Aletris aurea

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Aletris aurea
Aletris aurea gil.jpg
Photo taken by Gil Nelson
Scientific classification
Kingdom: Plantae
Division: Tracheophyta - Vascular plants
Class: Magnoliopsida– Monocotyledons
Order: Dioscoreales
Family: Nartheciaceae
Genus: Aletris
Species: A. aurea
Binomial name
Aletris aurea
ALET AURE dist.jpg
Natural range of Aletris aurea from USDA NRCS Plants Database.

Common names: Late flowering colicroot; Golden colicroot

Taxonomic notes

The genus name Aletris comes for the Greek word for a female slave who ground corn, this is in reference to the perianth shaped like a corn kernel. The specific epithet is derived from the Latin meaning for gold.[1]

Synonyms: none[2]

Varieties: none[2]


A description of Aletris aurea is provided in The Flora of North America.


Aletris aurea is endemic to the longleaf pine range from southeastern Virginia to central Florida and west to southeast Texas.[3] It is infrequent in north and west Florida; and can sometimes be found as far north as Maryland.[4]



This species requires high levels of sun and can be found in both poorly and well-drained soil areas including savannas, flatwoods, bogs, and pine plantations.[5][6]

Associated species include Aletris lutea, Aristida, and Pinus palustris[5] Average maximum root depth is 14.5 cm.[7].


Aletris aurea has been observed flowering April through August.[8][9]

Seed dispersal

This species is thought to be dispersed by gravity. [10]

Fire ecology

This plant does well in areas that are annually burned.[5]

Conservation, cultivation, and restoration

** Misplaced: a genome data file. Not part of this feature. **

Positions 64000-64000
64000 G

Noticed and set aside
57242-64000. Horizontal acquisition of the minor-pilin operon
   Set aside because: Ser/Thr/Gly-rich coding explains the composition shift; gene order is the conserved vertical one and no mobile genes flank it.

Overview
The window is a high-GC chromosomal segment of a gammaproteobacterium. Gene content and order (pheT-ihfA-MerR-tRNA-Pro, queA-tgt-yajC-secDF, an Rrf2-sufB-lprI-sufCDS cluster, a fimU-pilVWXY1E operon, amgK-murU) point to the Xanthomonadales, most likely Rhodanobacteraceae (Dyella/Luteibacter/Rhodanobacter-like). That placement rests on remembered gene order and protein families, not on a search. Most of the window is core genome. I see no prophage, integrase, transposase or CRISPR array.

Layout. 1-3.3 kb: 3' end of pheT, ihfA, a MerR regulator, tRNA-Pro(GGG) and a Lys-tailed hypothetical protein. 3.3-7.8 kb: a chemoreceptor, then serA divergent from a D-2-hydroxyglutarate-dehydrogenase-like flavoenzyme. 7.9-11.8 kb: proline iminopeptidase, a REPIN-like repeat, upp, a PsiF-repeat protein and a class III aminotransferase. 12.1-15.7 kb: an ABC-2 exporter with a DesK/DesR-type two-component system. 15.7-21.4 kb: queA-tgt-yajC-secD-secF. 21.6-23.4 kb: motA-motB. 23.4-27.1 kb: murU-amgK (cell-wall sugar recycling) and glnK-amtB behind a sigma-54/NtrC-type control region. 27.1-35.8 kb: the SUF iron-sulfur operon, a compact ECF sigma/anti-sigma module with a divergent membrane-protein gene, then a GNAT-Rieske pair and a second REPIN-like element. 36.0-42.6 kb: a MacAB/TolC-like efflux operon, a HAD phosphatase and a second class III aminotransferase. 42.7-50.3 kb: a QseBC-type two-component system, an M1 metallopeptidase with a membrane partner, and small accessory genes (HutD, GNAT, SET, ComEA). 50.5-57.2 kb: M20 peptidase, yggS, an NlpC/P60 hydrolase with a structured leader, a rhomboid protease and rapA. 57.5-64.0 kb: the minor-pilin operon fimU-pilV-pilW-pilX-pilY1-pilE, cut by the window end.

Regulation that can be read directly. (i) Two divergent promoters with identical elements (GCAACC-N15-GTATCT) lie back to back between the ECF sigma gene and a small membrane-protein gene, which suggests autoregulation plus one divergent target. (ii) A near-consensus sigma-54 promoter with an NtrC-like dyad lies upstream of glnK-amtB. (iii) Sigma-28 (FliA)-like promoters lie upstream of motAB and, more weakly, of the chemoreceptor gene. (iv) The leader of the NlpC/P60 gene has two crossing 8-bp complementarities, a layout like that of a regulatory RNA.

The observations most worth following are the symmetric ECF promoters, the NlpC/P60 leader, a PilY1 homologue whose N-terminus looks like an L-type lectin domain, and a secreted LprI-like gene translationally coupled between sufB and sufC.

Cultural use

The roots were used to for medicinal properties. It has been claimed to be an excellent remedy in colic, chronic rheumatism, and dropsical affections. In large doses it may cause nausea and vomiting.[11]

Photo Gallery

References and notes

  1. [[1]]Alabama Plants. Accessed: March 22, 2016
  2. 2.0 2.1 Weakley, A.S. 2020. Flora of the Southeastern United States. Edition of 20 October 2020. University of North Carolina at Chapel Hill, Chapel Hill, North Carolina.
  3. Sorrie, B. A. and A. S. Weakley 2001. Coastal Plain valcular plant endemics: Phytogeographic patterns. Castanea 66: 50-82.
  4. Hall, David W. Illustrated Plants of Florida and the Coastal Plain: based on the collections of Leland and Lucy Baltzell. 1993. A Maupin House Book. Gainesville. 241. Print.
  5. 5.0 5.1 5.2 Florida State University Robert K. Godfrey Herbarium Database. URL: Last accessed: June 2014. Collectors: Loran C. Anderson, Robert K. Godfrey, R. Komarek, and R.A. Norris. States and Counties: Florida: Liberty. Georgia: Thomas.
  6. Wunderlin, Richard P. and Bruce F. Hansen. Guide to the Vascular Plants of Florida. Second edition. 2003. University Press of Florida: Gainesville/Tallahassee/Tampa/Boca Raton/Pensacola/Orlando/Miami/Jacksonville/Ft. Myers. 147. Print.
  7. Brewer, J. S., D. J. Baker, et al. (2011). "Carnivory in plants as a beneficial trait in wetlands." Aquatic Botany 94: 62-70.
  8. [[2]]Lady Bird Johnson Wildflower Center. Accessed: March 22, 2016
  9. Nelson, G. PanFlora: Plant data for the eastern United States with emphasis on the Southeastern Coastal Plains, Florida, and the Florida Panhandle. Accessed: 7 DEC 2016
  10. Kirkman, L. Katherine. Unpublished database of seed dispersal mode of plants found in Coastal Plain longleaf pine-grasslands of the Jones Ecological Research Center, Georgia.
  11. Porcher, F. P. (1863). Resources of the southern fields and forests, medical, economical, and agricultural : being also a medical botany of the Confederate States; with practical information on the useful properties of the trees, plants and shrubs. Richmond, VA, Order of the Surgeon-General.